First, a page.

Thursday, December 06, 2007

The Forest For the Trees

Sometimes, it is so easy to get caught up in the research design and methodology, that you forget why you were originally interested in your project. I turned in a small pitch prospectus to my sociology department Organizations class a while back, and somehow, forgot to explain why my project may be important to begin with. She actually wrote in the margin: "why study employment discrimination law? why examine family and medical leave? this might be easy to answer, but you must answer it."


Did I get so bogged down in the research design and "operationalizing the variables" that I forgot why I'm doing this project in the first place? Why I chose the field of employment discrimination law? Why the particular lens of the sociology of law? Why have organizations be the unit of analysis? What is this a case of?

I've always been committed to anti-discrimination law and scholarship, particularly within the employment context, as that affects people's wages, livelihoods, opportunities, and identities. My interest in gender issues in the workplace, particularly wage inequality and the gendered construction of family care and leave, can be traced back to my feminist activism in college. The sociology of law is my preferred approach, because it incorporates organizational theory without under-socializing the way a Becker/Posner-esque economic analysis of law might. Organizations are my unit of analysis because they're the most capable of being affected by amending the legal mandates to effect the most change in wage inequality. My project is not purely normative, but the last part of it will try to offer some "best practices" proscriptions for organizational reforms and amendments for agency guidelines and federal statutes. It's a theory-generating empirical project, so we'll see what this is a case of.

Sometimes, with all the work that I do, I have to remind myself of why I'm doing it. I have to remember my normative and philosophical commitments. My motivations. My reasons for choosing this work rather than say, literary theory and criticism. That this isn't just what I do, but part of who I am. It is not all of who I am. But it's a significant part, because every choice we make, every job we decide to take, is a normative choice.

Science (and to a certain extent, though no one believes us, social science) purports to be "objective," "empirical," "descriptive"--code words for "non-normative." It's not the same as legal (or political) cause advocacy, I grant, which is inherently normative (sometimes stridently so). Nor is it entirely subjective, as some say literary studies are (I would counter that literary studies are interrgations of text within context, but no one believes me on that either). But even science and social science have normative implications and ethical concerns. The consideration of ethics isn't divorced from science: once you go beyond the secondary or undergraduate study of science, there is an implicit "cause" in every scientific project and inquiry. When we attempt to describe our world, we discover it, and any confrontation of ideas and paradigms (old vs. new) resulting in a choice, with implications for policy, regulation, etc. is de facto normative. Think of stem cell research, environmental science, evolutionary biology. Think also of most political science, sociology, and psychology. "Empirical" does not mean that you only describe the shape of the box and its four corners and sides. It is not only "this is how the law/society/world is." You are making the box relevant to others, and telling them why they should care about this box. It is "this is why the law/society/world" matters. And occasionally, you are trying to think outside of the box, or make changes to it, for a better, or more just law/society/world.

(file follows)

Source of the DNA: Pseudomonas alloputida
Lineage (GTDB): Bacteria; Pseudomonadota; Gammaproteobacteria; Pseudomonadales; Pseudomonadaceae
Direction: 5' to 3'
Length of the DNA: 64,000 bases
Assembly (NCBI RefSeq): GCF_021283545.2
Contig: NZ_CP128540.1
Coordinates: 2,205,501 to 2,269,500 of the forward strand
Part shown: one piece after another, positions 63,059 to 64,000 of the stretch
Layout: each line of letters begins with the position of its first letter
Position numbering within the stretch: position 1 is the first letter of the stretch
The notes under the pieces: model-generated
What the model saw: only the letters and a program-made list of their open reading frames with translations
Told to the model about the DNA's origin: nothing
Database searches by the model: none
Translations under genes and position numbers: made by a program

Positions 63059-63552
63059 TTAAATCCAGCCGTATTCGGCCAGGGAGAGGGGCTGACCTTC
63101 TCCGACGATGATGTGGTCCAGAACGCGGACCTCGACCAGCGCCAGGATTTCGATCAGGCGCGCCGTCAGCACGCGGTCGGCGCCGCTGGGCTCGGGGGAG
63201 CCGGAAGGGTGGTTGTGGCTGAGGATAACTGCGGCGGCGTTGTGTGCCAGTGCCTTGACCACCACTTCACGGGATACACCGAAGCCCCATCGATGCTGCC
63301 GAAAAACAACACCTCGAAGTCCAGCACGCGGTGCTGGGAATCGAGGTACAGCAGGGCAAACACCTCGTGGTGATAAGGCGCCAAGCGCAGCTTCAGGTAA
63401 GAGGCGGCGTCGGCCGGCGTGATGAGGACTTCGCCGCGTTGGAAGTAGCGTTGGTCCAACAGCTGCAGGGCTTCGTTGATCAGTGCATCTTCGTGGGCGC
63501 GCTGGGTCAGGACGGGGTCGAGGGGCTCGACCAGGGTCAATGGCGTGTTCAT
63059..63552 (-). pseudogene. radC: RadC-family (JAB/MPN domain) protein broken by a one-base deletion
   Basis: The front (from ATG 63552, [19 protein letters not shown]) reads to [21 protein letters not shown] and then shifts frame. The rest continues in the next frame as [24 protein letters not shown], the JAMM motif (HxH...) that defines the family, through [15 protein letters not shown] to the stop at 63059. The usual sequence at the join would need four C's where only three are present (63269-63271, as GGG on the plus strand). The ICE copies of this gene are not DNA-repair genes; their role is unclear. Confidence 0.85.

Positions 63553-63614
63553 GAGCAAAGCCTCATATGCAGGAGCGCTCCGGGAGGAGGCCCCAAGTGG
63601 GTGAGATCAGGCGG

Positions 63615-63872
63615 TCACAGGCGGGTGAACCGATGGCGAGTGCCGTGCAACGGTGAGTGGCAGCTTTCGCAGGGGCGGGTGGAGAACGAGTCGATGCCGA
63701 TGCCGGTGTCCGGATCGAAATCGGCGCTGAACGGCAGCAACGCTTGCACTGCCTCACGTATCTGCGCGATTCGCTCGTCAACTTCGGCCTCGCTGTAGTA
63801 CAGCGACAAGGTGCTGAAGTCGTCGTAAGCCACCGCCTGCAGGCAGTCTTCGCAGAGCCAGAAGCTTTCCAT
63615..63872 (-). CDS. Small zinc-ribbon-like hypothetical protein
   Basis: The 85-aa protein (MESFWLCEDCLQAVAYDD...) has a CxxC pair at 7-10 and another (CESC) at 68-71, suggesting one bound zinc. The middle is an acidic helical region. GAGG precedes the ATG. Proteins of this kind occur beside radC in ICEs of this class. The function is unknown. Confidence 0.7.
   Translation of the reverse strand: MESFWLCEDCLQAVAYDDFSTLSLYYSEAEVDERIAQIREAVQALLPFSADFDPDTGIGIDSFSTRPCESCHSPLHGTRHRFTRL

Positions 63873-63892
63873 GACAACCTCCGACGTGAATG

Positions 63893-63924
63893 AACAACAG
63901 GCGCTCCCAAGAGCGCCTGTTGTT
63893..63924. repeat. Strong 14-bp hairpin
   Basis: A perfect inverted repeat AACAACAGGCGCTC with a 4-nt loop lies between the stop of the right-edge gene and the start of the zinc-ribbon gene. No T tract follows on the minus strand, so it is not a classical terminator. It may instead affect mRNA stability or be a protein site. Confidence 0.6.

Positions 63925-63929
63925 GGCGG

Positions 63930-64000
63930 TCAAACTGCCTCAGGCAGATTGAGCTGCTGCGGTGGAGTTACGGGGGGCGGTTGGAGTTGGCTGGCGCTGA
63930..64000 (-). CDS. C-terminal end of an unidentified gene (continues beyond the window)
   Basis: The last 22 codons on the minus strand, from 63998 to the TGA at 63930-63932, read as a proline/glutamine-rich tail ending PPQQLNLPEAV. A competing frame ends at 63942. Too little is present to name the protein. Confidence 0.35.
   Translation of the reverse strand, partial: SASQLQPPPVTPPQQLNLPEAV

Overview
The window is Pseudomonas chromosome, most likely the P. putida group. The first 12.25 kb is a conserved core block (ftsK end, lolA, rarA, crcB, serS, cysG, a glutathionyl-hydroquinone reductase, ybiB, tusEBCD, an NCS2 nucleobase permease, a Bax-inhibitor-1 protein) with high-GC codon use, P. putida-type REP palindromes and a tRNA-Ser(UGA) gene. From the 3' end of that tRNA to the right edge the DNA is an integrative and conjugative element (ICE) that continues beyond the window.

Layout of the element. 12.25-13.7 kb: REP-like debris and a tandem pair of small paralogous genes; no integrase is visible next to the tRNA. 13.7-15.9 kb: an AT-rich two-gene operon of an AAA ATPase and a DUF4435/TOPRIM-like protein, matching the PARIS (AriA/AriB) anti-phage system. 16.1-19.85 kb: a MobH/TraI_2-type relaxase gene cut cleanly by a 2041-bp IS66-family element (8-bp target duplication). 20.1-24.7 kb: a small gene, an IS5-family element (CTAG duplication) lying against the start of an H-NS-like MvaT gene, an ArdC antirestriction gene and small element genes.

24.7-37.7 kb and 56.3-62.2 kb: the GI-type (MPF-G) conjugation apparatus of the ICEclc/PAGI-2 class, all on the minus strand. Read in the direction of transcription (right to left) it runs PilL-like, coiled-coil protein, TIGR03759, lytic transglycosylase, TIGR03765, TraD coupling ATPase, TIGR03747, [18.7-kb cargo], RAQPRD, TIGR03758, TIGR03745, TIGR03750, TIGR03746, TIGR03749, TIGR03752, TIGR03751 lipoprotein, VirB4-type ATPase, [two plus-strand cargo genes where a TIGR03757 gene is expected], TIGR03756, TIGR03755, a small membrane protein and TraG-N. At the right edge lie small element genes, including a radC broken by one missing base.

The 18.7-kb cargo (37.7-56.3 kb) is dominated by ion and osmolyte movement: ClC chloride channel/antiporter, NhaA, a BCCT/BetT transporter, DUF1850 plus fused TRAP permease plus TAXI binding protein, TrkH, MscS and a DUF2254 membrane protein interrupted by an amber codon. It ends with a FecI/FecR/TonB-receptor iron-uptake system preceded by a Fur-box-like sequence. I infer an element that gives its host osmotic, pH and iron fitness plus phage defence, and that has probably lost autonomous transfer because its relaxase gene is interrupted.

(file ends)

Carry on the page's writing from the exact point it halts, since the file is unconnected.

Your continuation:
But a lot of how we "get there" can get bogged down in details: research design, testable hypotheses, operationalized variables, experiments, etc. It's like how a lot of legal work is really all the same: you follow the same rules of procedure, you file motions, you file counter motions, etc. etc. The rote, quotidean, mechanistic aspect of work can obscure its original purpose and underlying assumptions and motivations. But in the beginning, there was a purpose to your study: something you wanted to test and demonstrate, to prove something, either to contribute to the store of knowledge or to change the way we think about things. In the beginning, there was a purpose to your motion: on behalf of this client, cause, or maybe ideal.

I made the decision to go to law school and become a legal scholar. Sometimes I forget that it was a choice, and that I had my reasons. Work tends to become something we have to do, and something we do without thinking, really. Why do we work, and why do we work so hard? Why did we decide at whatever age (18, 22, etc.) to go into our line of work? We must have had our reasons. If indeed, you had the luxury of choice, and the talent and work ethic to serve your choice, it helps to remember it. That the quotidean aspect of work is part of the larger meta-narrative of the work, but there is a larger narrative. To remember the forest for the trees.


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